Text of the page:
- We Won't Budge:An African Exile in the World
In his latest book, We Won't Budge: An African Exile in the World (2003), Manthia Diawara provides a multifaceted assessment of African modernity, a theme at the forefront of all his major works, such as the documentary film Rouch in Reverse (1995) or In Search of Africa (1998). Diawara engages African modernity concepts within his fundamental politico-cultural argument of modernity and cosmopolitanism. Inpractice, it means a universal form of humanism that manifests itself by avoiding romanticizing the past, embracing everyday life and material conditions of the present. Globalization and cosmopolitanism come packaged with the intensification of exchanges of bodies, cultures, and ideas, and Diawara devotes his work to make sense of the complexity of these processes.
Indeed, Diawara believes that essentializing culture today is nothing but a demagogic enterprise. AboutAfrican culture he writes:
What we call African culture—the vernacular, thereligion, the music, the dance, the food—has been appropriated by world cultures. Africans too, have embraced various aspects of other cultures of the world. In the process, Africa has lost some of its characteristics of its cultures, and gained some new ones. The same can be said about everywhere in the world today. Because of modernity, we can have anybody's culture at every corner of the world, and anybody can lose his or her own every corner culture to a new one anyplace in the world.(148)
Thus, Diawara sees changes and adaptations as the conundrum of everyday life. Diawara himself is a pureproduct of those conundrums. Born in Mali, raised in Guinea, he was schooled in France and the United States and now holds the title of University Professor at New York University. He speaks Sarakolé, Malinké, and Bambara—all West African languages—in addition to French and English.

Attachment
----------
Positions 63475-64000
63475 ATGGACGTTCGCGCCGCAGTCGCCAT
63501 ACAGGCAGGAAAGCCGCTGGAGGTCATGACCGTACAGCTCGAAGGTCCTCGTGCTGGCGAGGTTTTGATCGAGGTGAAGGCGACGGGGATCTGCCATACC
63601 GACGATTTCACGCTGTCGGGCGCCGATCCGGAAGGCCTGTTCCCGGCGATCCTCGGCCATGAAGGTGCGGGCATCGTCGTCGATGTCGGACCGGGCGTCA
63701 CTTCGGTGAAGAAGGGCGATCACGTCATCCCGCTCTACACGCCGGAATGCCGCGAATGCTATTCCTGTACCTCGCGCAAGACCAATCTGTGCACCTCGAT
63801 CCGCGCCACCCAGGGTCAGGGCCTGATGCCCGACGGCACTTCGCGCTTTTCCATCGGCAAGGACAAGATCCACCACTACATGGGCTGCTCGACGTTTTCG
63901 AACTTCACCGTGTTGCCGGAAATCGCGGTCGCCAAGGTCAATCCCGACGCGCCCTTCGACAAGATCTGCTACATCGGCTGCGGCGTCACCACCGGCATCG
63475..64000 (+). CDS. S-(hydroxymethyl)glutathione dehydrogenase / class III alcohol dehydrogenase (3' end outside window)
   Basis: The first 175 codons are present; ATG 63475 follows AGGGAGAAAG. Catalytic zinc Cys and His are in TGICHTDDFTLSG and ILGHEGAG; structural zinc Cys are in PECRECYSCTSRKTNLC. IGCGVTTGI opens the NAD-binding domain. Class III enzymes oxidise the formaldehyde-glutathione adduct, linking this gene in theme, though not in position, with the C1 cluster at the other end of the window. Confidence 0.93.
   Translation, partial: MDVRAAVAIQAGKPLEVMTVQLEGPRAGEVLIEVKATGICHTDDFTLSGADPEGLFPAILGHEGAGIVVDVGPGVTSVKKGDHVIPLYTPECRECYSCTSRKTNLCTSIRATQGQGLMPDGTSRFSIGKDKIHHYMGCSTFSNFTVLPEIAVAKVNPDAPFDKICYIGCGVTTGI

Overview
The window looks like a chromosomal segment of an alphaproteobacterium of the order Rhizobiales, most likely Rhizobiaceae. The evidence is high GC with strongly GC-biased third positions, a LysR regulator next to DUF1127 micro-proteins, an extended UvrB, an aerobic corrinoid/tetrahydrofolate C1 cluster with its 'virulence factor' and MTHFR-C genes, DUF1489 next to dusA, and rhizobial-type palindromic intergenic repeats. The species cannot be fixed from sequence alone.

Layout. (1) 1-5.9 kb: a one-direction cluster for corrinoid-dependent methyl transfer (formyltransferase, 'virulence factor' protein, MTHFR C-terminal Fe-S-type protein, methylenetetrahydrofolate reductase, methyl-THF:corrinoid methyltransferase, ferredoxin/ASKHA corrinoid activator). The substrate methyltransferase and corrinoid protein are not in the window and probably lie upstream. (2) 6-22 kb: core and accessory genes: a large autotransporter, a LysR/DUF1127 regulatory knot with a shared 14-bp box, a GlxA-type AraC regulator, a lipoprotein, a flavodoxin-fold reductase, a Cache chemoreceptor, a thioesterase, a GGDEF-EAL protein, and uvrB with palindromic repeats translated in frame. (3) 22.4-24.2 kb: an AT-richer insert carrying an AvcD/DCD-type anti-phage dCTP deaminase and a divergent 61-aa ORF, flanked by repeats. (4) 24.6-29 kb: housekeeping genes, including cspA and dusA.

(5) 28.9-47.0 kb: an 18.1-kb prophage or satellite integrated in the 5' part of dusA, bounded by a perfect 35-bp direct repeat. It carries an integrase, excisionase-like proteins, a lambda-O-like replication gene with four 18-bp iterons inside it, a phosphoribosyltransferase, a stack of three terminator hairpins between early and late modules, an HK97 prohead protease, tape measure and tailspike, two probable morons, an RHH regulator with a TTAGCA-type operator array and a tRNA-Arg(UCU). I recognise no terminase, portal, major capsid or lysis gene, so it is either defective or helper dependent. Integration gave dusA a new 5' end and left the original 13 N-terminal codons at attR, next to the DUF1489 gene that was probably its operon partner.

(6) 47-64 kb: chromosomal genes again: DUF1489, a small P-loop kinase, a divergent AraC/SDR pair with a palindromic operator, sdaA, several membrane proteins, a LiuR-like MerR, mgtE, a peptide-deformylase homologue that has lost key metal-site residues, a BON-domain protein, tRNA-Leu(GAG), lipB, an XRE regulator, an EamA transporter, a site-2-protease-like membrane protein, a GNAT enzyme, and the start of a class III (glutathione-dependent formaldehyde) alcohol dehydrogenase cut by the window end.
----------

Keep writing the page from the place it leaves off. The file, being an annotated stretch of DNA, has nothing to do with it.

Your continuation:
The title We Won't Budge is taken from "Nous pas bouger," a song by the Malian superstar singer Salif Keita that Diawara describes as a song in "defense against the exclusion and the human rights violations of Africans in the global world" (xii). He goes on to identify the project of his book as a dissemination of Salif Keita's ideas to improve the lives of African immigrants. The book, therefore, is about the dignity and the recognition of Africans living overseas, mainly in Europe and America.
The nobility of that enterprise notwithstanding, the project is ripped with tensions and contradictions of all sorts. From the beginning of the book Diawara deplores the "African Americanization" of blackness in the United States, which is the pathologization of all black men in terms of the stereotypes of the black underclass irrespective of their national origins and background. In America, Diawara writes, "the black man bears the curse of Cain, and that in America they, too, are considered black men, not Fulanis, Mandingos, or Wolofs" (ix). He goes on to cite the examples of Amadou Diallo, who was cut down as if he were a black American, and Abner Louima, a Haitian American brutally raped by members of the New York Police Department, to suggest how these immigrants were submitted to the ritualistic white violence generally reserved for African Americans. He concludes that it "should finally suffice as a political awakening for Africans and Caribbeans to the issues of race in America" (ix).
On the other hand, Diawara does not see racism and xenophobia as the main obstacle to black immigrants in [End Page 71] the United States. He sees conflict and change as the quintessence of everyday life. He also likes the individualism and freedom that America provides. He equally appreciates that a good work ethic gets rewarded in America. From pantry man for Chez Dominique, a French restaurant in the Washington, D.C., area, Manthia went on to earn his doctorate and achieved a successful career in academia.
He cannot say the same would have occurred had he stayed in France. On the advice of his friend, the black poet Ted Joans, Manthia left France for the United States in the...